The decade's most triggering comedy
The office of Texas Attorney General Ken Paxton strongly pushed back Friday afternoon on attempts by some Republicans in the Texas House of Representatives to impeach him, saying that the articles of impeachment were so weak that if they were filed in court they would likely be dismissed.
News that the state House had been investigating Paxton was made public on Tuesday — the same day that Paxton called on House Speaker Dade Phelan, who is friendly with the Left, to resign after video emerged allegedly showing him“in a state of apparent debilitating intoxication” on the House floor.
Two days later, 20 articles of impeachment were filed against Paxton.
BREAKING: I have obtained over 6 minutes of Texas House Speaker Dade Phelan being either drunk or having mini strokes while presiding over the Texas House of Reps. pic.twitter.com/4SOXmT7SHA
— Greg Price (@greg_price11) May 24, 2023
Impeachment proceedings are set to begin on Saturday.
Paxton’s shot at Phelan came the same day that news broke that the House Committee on General Investigating was probing Paxton’s attempt to settle a 2020 lawsuit using an alleged $3.3 million in public money. As part of its investigation, the committee has subpoenaed Paxton’s office for records.
Four former employees of the attorney general’s office brought the suit in 2020, claiming they were retaliated against after accusing Paxton of corruption. The state legislature refused to fund the settlement, so the case continues to work its way through the courts.
Paxton issued a lengthy rebuttal to the articles of impeachment, urging members to reject them due to “numerous failures,” ranging from not substantiating claims to not understanding his role as attorney general.
For example, on the first article of impeachment — Disregard of Official Duty — Protection of Charitable Organization — Paxton’s office writes:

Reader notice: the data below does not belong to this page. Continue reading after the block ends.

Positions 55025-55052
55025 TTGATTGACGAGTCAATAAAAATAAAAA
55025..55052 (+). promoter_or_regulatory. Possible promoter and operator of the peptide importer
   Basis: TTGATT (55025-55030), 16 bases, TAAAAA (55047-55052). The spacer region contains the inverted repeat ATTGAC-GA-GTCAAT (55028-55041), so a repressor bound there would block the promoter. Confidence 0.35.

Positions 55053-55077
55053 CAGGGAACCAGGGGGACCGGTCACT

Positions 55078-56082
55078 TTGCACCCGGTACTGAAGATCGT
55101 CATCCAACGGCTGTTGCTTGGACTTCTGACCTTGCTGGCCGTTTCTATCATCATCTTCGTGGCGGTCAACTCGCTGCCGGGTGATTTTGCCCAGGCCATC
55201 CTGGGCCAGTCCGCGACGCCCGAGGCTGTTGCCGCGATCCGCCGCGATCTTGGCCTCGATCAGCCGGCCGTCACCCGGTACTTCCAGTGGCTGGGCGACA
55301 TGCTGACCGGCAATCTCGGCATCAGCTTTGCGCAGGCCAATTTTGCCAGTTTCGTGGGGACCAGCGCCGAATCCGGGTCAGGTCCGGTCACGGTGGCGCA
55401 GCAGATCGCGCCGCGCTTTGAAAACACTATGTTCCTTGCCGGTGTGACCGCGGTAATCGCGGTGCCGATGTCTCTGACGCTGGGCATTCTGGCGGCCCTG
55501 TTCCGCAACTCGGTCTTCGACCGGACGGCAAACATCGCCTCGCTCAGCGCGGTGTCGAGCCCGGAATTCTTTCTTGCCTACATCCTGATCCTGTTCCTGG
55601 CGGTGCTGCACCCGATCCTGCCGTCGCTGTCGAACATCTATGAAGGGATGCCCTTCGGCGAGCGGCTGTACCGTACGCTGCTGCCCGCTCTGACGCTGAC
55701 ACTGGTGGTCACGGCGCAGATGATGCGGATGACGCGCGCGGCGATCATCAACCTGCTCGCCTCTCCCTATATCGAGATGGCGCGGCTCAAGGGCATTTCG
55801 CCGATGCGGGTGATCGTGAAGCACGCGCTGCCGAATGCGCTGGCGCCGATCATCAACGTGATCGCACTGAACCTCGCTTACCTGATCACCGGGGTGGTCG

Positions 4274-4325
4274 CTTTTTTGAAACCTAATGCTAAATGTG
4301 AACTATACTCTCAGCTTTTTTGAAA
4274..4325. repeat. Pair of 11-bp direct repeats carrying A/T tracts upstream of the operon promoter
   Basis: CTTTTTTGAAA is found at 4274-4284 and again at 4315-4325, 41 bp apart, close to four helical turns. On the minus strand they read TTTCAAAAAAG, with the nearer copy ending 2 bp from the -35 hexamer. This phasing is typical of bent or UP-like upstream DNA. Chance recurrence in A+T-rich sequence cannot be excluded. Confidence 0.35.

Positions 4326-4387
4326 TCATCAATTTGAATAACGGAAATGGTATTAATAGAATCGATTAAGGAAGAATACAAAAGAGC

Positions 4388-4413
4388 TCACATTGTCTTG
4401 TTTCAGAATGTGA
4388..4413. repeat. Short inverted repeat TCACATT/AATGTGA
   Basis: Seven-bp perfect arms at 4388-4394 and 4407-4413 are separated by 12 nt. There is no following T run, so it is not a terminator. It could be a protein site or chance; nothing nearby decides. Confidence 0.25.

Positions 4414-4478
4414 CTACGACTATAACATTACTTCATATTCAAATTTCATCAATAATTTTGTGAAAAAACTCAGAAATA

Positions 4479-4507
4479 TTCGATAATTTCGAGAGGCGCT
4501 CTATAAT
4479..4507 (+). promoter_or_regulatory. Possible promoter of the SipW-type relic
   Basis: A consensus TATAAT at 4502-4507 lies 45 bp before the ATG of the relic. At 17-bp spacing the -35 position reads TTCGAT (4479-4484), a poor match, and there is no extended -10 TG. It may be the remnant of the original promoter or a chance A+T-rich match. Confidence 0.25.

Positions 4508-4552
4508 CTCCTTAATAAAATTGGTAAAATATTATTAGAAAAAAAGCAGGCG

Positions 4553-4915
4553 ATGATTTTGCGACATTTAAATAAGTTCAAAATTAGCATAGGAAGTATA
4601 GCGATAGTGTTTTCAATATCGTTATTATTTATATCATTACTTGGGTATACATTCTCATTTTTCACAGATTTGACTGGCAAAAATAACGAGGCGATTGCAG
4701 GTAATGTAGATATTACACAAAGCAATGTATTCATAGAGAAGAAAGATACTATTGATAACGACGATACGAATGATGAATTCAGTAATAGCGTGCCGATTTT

The Articles of Impeachment imply that the Attorney General is legally required to “act as [the] public protector of charitable organizations.” He is not. He is required to protect the public from illegal conduct by charitable organizations. Hence why he is constitutionally authorized to investigate those organizations (see Tex. Const. art. IV, § 22). Likewise, section 123.002 of the Texas Property Code provides that the Attorney General is to act “for the behalf of the interest of the general public of this state.” The Office of the Attorney General initially sued the Mitte Foundation in 2009—before General Paxton’s election—to protect the public’s interests.
Paxton’s office continued by offering strong pushback to the other Articles of Impeachment, including II. Disregard of Official Duty—Abuse of the Opinion Process, III. Disregard of Official Duty—Abuse of the Open Records Process, IV. Disregard of Official Duty—Misuse of Official Information, V. Disregard of Official Duty—Engagement of Cammack, VI. Disregard of Official Duty—Termination of Whistleblowers, VII. Misapplication of Public Resources—Whistleblower Investigation and Report, VIII. Disregard of Official Duty—Settlement Agreement Similarly, IX. Constitutional Bribery—Paul’s Employment of Mistress, X. Constitutional Bribery—Paul’s Providing Renovations to Paxton Home, XI. Obstruction of Justice—Abuse of Judicial Process, XII. Obstruction of Justice—Abuse of Judicial Process, XIII. False Statements in Official Records—State Securities Board Investigation, XIV. False Statements in Official Records—Personal Financial Statements, XV. False Statements in Official Records—Whistleblower Response Report, XVI. Counts XVI through XX—Conspiracy and Attempted Conspiracy; Misappropriation of Public Resources; Dereliction of Duty; Unfitness for Office; Abuse of Public Trust.
Tim Pearce contributed to this report.